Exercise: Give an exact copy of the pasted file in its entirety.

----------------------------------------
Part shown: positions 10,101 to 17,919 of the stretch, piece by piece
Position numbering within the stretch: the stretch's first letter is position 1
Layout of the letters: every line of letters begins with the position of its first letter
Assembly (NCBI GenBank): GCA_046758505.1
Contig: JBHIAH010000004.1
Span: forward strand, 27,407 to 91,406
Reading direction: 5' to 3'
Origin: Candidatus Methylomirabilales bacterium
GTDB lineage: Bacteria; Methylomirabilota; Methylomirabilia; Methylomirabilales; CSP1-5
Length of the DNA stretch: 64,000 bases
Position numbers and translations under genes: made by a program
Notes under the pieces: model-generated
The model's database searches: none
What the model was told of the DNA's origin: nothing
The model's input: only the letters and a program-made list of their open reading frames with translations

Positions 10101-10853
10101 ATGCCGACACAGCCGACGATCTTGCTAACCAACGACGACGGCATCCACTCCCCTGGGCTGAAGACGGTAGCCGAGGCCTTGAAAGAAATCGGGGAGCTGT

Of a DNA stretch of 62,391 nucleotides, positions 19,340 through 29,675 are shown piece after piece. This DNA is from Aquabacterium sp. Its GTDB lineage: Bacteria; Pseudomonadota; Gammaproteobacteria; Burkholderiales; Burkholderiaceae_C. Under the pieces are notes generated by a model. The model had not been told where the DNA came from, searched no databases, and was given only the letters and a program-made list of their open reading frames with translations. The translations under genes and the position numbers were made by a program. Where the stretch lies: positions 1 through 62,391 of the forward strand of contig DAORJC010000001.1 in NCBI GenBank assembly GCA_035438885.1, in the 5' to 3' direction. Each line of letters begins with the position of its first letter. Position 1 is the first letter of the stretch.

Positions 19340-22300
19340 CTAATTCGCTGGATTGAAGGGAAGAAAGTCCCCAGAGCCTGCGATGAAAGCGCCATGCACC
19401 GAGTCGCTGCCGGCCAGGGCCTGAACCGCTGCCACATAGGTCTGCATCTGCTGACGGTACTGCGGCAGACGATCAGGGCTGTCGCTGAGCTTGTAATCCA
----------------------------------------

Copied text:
Part shown: positions 10,101 to 17,919 of the stretch, piece by piece
Position numbering within the stretch: the stretch's first letter is position 1
Layout of the letters: every line of letters begins with the position of its first letter
Assembly (NCBI GenBank): GCA_046758505.1
Contig: JBHIAH010000004.1
Span: forward strand, 27,407 to 91,406
Reading direction: 5' to 3'
Origin: Candidatus Methylomirabilales bacterium
GTDB lineage: Bacteria; Methylomirabilota; Methylomirabilia; Methylomirabilales; CSP1-5
Length of the DNA stretch: 64,000 bases
Position numbers and translations under genes: made by a program
Notes under the pieces: model-generated
The model's database searches: none
What the model was told of the DNA's origin: nothing
The model's input: only the letters and a program-made list of their open reading frames with translations

Positions 10101-10853
10101 ATGCCGACACAGCCGACGATCTTGCTAACCAACGACGACGGCATCCACTCCCCTGGGCTGAAGACGGTAGCCGAGGCCTTGAAAGAAATCGGGGAGCTGT

Of a DNA stretch of 62,391 nucleotides, positions 19,340 through 29,675 are shown piece after piece. This DNA is from Aquabacterium sp. Its GTDB lineage: Bacteria; Pseudomonadota; Gammaproteobacteria; Burkholderiales; Burkholderiaceae_C. Under the pieces are notes generated by a model. The model had not been told where the DNA came from, searched no databases, and was given only the letters and a program-made list of their open reading frames with translations. The translations under genes and the position numbers were made by a program. Where the stretch lies: positions 1 through 62,391 of the forward strand of contig DAORJC010000001.1 in NCBI GenBank assembly GCA_035438885.1, in the 5' to 3' direction. Each line of letters begins with the position of its first letter. Position 1 is the first letter of the stretch.

Positions 19340-22300
19340 CTAATTCGCTGGATTGAAGGGAAGAAAGTCCCCAGAGCCTGCGATGAAAGCGCCATGCACC
19401 GAGTCGCTGCCGGCCAGGGCCTGAACCGCTGCCACATAGGTCTGCATCTGCTGACGGTACTGCGGCAGACGATCAGGGCTGTCGCTGAGCTTGTAATCCA